“Johnston teachers and support staff are dedicated to their profession and go above and beyond each and every day,” DiLullo wrote in response to the statement from the JFOT. “I have observed them teaching students with the skill one would expect in the classroom that must meet the needs of a diverse group of learners. In addition to the teachers we have a group of highly skilled administrators, psychologists, social workers, guidance counselors, teaching assistants and nurses who provide much needed emotional and physical support to our students which allows them to focus on their academics in the classroom. I know I speak for the Johnston School Committee when I say we value all our educators and strive to always treat them fairly.”

The statement from the teachers’ union was forwarded to Polisena, but he mayor had little to offer the teachers.

“The school department, not the town, negotiates contracts with the teachers union,” Polisena wrote.

Polisena was then asked to reconsider weighing in on the teachers’ union declaration.

He was asked if he had a any response to the JFOT statement. He was also asked if “someone (was) failing them, or are (the teachers’) complaints unfounded?”

Polisena replied with a more detailed statement, and requested it be run in its entirety.

“I would have to see their healthcare package, paid time off, and the percentage of teachers leaving for other districts compared to a general failure to fill vacancies from retirement,” Polisena wrote. “The town faced this issue with our DPW workforce. There is a general workforce shortage in government whether it be police, fire, public works or teaching. 20-40 years ago, workers wanted government jobs for stability, a pension and benefits. “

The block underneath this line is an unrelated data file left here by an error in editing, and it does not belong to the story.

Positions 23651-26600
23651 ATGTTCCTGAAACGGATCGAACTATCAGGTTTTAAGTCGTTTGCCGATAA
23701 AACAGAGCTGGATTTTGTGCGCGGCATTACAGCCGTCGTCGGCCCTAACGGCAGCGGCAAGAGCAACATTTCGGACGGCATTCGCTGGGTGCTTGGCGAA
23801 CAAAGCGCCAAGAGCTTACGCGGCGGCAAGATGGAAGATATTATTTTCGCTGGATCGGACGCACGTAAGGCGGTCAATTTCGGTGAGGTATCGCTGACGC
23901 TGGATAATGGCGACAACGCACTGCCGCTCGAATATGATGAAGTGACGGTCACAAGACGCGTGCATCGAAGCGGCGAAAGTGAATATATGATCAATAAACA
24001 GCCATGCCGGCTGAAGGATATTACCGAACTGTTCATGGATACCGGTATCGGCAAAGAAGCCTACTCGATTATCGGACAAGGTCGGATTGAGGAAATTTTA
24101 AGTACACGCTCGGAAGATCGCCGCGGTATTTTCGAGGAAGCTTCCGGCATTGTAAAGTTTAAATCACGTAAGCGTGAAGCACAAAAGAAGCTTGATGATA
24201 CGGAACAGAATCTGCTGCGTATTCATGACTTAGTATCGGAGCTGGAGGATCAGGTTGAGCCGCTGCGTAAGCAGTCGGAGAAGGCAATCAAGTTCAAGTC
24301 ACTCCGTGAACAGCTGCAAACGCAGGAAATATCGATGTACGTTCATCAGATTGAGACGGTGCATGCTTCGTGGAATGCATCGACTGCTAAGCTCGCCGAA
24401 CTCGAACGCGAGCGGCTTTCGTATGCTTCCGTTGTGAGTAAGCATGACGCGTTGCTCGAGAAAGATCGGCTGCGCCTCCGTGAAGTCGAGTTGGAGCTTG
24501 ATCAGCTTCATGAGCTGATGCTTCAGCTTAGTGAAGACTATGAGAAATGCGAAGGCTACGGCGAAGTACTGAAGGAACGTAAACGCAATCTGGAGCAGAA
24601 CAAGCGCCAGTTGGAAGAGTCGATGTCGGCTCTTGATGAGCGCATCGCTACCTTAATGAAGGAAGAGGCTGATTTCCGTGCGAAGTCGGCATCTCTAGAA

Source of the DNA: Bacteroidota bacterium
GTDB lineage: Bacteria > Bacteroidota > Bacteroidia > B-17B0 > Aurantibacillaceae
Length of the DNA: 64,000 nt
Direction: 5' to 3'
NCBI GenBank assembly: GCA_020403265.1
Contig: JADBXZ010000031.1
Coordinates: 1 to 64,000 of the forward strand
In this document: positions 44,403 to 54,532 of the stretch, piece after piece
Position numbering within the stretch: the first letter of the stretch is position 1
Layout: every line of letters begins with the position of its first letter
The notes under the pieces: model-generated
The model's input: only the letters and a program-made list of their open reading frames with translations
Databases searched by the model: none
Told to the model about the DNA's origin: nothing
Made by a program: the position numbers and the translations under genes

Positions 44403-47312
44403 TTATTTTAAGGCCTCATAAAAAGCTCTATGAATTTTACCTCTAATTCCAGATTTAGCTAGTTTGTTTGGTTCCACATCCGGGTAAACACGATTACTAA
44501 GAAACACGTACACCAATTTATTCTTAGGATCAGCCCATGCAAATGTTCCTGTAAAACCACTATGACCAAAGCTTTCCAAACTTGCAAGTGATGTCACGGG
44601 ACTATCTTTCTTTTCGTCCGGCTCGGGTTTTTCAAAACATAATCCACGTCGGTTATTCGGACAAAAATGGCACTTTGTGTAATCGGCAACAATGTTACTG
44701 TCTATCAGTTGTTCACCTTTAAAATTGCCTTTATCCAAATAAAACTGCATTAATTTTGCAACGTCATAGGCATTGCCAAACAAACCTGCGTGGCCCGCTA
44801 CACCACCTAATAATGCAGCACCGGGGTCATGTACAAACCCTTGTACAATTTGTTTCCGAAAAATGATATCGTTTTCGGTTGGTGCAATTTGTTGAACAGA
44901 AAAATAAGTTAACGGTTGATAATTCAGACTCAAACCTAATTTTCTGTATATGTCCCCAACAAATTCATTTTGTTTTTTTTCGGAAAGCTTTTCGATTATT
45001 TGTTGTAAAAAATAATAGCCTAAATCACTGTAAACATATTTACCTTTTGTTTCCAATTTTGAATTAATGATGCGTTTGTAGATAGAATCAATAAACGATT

“Young people today entering in the workforce are focused on high salaries, transferable 401(k)s and they switch jobs more than previous generations did,” Polisena continued. “They’re also not as concerned with healthcare compared to other generations because many healthcare plans allow dependents to stay on until age 26, coupled with the fact that young people are generally healthy and don’t see specialists anywhere near as often as older people do.”

“What I did with the DPW workforce is, for new hires only, I rolled back healthcare and used those savings to cover salary increases,” Polisena explained. “In reality, it’s still not enough. Without using names, we lost a CDL driver to Coca-Cola for $6 more an hour and a mechanic to Inskip for $12 more an hour. If they’re seeking more money rather than security and benefits, you can’t really blame them for the switch. I, as well as other municipal and state leaders across the country, am constrained by the amount I can pay people compared to a private company because salaries here are funded by property tax dollars which are inelastic compared to the private sector, where salaries are funded by gross revenue of products and services, which typically are more elastic. Providing a defined benefit pension and healthcare benefits that generally surpass the private sector is supposed to be the selling point for government, but that’s difficult now with workforce priorities changing.”

“There are recent economic datapoints that the pendulum is swinging back to government growth,” according to Polisena. “However, it’s too early to tell if that’s out of fear of a recession or just a surge in federal spending.”